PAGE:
If your pain is limiting your ability to engage in a physiotherapy programme, an injection can help to settle the pain and provide a window of opportunity for you to progress with your exercises.
It is uncommon to consider injection therapy if you have had the knee pain for less than 6 weeks.
We work closely with many orthopaedic surgeons who will often try one injection for a meniscal tear before considering surgery. This can often reduce your pain and avoid any surgical procedures. There is also a group of patients who have a meniscal tear and osteoarthritis in their knee joint. These patients are unlikely to be offered surgery as the outcome of meniscal surgery with osteoarthritis are poor. This group can benefit from an injection followed by a course of physiotherapy.
Before considering a steroid injection, we would advise you follow these steps:
- Rest from aggravating movements and exercises, for example, avoid or reduce your running
- Try an anti-inflammatory cream. The joint is very superficial so topical medication maybe
helpful onto the painful area (speak to a pharmacist)
- Physiotherapy to improve your knee joint range of motion and improve the strength of your
leg musculature particularly the quadriceps muscle (the muscle on the front of your thigh)
- Consider wearing a light neoprene brace
- Give the body time to heal. We would advise a minimum of 6 weeks before considering injection therapy.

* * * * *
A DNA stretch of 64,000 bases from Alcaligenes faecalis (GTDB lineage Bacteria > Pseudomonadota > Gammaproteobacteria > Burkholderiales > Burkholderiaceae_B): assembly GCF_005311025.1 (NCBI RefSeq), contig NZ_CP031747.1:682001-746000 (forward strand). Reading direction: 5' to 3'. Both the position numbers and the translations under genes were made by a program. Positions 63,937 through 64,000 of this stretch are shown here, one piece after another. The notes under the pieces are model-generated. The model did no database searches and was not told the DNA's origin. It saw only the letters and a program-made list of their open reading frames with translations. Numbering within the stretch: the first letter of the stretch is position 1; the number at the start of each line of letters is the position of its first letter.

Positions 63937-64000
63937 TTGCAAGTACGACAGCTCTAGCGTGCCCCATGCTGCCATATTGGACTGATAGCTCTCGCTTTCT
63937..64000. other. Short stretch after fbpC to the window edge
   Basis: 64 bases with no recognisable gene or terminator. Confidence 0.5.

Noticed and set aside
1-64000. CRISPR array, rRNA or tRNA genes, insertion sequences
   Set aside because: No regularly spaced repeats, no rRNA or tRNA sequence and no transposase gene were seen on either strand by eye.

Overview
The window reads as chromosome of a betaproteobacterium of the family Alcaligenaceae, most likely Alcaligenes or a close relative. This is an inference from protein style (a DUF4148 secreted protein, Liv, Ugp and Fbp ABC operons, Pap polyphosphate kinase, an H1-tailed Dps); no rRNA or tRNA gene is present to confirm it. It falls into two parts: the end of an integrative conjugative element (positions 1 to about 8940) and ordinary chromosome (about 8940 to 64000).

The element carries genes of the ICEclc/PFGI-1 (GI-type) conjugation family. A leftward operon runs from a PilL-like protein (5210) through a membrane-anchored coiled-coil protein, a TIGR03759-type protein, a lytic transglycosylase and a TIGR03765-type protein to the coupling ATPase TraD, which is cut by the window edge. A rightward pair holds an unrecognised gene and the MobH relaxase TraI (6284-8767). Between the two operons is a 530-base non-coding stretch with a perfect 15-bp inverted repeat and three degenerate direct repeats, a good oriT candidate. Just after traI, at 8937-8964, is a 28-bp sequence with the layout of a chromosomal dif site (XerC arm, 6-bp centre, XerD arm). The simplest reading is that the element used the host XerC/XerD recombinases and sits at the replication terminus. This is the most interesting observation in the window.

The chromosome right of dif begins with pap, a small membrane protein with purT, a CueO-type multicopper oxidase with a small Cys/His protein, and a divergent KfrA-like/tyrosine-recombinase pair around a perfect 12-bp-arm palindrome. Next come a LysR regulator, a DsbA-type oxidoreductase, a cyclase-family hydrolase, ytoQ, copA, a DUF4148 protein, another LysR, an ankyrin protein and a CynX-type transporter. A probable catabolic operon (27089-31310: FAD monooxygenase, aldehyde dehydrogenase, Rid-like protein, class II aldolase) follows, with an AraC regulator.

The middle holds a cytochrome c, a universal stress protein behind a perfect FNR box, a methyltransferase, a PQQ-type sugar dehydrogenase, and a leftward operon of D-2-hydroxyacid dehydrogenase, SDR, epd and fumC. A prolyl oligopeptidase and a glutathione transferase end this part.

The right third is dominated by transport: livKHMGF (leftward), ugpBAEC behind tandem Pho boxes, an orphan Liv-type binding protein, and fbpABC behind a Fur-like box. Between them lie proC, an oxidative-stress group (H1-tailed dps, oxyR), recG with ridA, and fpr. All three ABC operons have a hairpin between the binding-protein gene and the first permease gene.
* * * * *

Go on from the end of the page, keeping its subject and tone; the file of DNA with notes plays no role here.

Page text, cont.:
What injection is effective for meniscal tears?
At Complete Physio, we have a team of highly specialised physiotherapists who carry out ultrasound-guided injections for meniscal injuries. There are two main injection options; steroid or hyaluronic acid injections.
Steroid is a strong anti-inflammatory and is deposited directly into your knee joint using ultrasound guidance. This ensures the drug is deposited in the correct place. We carry out all of our injection using ultrasound guidance to ensure the accuracy and effectiveness of the injection. A local anaesthetic is also used to reduce any potential pain associated with the procedure.
Hyaluronic Acid injection
Hyaluronic acid is a naturally occurring joint lubricant. It is not classified as a drug and is an effective and safe alternative to a steroid. Hyaluronic acid does have anti-inflammatory properties but is not as strong an anti-inflammatory as steroid. It acts by lubricating and improving the shock-absorbing properties of the joint. The products we use are called Ostenil Plus and Durolane. These have the highest molecular weight of all hyaluronic acid products on the market. They are both one-off injections.
How many injections can you have for a meniscal tear?
A majority of our patients only require one injection to settle their pain and complete their rehabilitation. On occasions, we may have to repeat the injection if the pain returns but this is rare. Hyaluronic acid injections can be repeated on a yearly basis.